Many nations are developing high energy laser weapons. My question is, what if target is coated with a mirror-like coating? Can a laser (since laser is still light) penetrate a mirror? If it can, then how is it possible?
If you look at reflectances of common materials used to make mirrors with (for example, the topmost graph found on this wiki page), you'll see that not 100% of the light is reflected, especially at the shorter wavelengths.
I'm still looking for a somewhat better source for similar curves for household mirrors, but I know that the idea is roughly the same -- it's actually pretty difficult to make a mirror that reflects 100% of all incident light.
The light that does not get reflected gets either absorbed (mostly) or transmitted (usually only for very thin film mirrors). The portion that gets absorbed is transformed into heat, which is transferred into the mirror material.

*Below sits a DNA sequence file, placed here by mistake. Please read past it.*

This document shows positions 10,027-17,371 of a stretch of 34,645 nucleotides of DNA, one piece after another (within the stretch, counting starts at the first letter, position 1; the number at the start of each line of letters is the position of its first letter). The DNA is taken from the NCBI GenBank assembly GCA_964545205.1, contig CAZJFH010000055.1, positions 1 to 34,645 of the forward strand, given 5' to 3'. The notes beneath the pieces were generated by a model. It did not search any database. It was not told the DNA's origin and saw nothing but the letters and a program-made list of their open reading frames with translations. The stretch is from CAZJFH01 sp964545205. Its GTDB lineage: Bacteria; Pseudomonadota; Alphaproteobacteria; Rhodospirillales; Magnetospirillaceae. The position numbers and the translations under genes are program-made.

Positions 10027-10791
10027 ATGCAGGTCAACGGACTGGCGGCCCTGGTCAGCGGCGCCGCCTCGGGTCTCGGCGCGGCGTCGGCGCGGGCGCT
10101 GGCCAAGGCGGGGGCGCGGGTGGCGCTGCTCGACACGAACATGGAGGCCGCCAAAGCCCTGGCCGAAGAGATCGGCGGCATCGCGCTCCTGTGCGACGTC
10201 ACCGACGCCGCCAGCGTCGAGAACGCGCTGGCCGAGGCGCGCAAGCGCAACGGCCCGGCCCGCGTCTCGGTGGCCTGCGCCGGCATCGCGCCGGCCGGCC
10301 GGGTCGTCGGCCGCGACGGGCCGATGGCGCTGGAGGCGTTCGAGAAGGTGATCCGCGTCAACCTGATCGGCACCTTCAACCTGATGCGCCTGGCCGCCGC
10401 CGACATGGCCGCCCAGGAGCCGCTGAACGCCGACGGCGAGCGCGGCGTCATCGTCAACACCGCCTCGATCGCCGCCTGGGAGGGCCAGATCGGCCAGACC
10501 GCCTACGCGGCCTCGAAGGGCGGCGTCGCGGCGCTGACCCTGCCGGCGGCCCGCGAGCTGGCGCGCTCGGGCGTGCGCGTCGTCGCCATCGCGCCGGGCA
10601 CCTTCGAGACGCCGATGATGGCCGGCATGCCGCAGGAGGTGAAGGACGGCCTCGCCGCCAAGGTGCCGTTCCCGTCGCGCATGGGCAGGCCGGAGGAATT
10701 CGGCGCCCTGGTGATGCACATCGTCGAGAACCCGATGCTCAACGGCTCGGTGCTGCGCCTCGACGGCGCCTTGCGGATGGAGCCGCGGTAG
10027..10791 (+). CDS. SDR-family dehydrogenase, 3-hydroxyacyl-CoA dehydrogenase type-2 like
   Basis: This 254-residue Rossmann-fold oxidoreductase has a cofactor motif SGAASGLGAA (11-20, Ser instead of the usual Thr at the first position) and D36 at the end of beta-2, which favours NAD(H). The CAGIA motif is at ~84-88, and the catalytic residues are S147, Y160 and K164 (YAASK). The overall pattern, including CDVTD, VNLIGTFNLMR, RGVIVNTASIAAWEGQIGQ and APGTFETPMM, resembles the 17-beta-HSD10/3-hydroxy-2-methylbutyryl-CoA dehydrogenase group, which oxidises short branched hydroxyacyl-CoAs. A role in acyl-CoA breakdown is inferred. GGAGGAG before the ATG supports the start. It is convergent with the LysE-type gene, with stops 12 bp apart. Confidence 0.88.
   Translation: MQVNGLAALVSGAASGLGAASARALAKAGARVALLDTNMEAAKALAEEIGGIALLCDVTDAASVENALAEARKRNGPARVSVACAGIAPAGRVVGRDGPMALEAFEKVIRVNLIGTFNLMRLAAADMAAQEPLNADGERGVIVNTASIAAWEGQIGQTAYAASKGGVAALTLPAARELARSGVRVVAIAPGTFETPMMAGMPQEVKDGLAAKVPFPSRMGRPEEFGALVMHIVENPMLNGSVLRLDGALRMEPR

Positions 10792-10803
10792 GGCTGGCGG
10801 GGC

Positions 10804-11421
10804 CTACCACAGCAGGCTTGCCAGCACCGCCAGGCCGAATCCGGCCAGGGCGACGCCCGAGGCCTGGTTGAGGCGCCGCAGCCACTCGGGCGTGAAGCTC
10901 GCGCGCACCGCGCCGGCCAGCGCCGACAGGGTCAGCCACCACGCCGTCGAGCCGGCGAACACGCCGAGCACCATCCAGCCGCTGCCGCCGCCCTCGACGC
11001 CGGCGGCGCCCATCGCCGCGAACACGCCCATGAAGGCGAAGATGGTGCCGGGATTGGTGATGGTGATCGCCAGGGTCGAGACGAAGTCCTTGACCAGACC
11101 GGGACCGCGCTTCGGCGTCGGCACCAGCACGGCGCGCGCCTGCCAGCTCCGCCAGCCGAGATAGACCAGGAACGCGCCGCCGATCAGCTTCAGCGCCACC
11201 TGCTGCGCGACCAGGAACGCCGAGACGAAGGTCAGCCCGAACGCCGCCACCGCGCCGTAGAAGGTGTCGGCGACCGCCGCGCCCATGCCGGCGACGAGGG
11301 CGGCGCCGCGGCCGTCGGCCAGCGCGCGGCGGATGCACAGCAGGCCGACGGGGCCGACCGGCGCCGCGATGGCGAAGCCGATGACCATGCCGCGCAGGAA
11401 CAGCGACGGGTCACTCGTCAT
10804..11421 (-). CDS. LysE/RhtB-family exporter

Therefore, if you shine a short-wavelength, high-power laser beam directly onto a mirror with the intention of damaging the mirror, the power of the laser must be great enough to ensure that the portion of the light that gets absorbed is great enough to heat up the material sufficiently (and fast enough) to melt it. This makes most laser weapons only really effective on
- surfaces with low reflectance (plastics, certain composites, human skin, etc.)
- thin-walled structures (fuel tanks, etc.)
- sensitive electronics (camera's, targeting systems, etc.)
Laser weapons (at least, currently) serve a different purpose than ballistic weapons; they are more a tool for precision work at large distance.
These are the same sorts of problems a laser cutting tool encounters. Most of these sorts of machines can cut effortlessly through plastics, wood, ect. with high precision. However, when cutting through metal, they can only cut through relatively thin sheets (1cm aluminum already presents too much of a challenge for most machines) because of the high reflectance of most metals. The efficiency of the machine is also not too great with sheet metal -- a 50 kW machine will normally transfer only a handful of watts of heat to the focal point.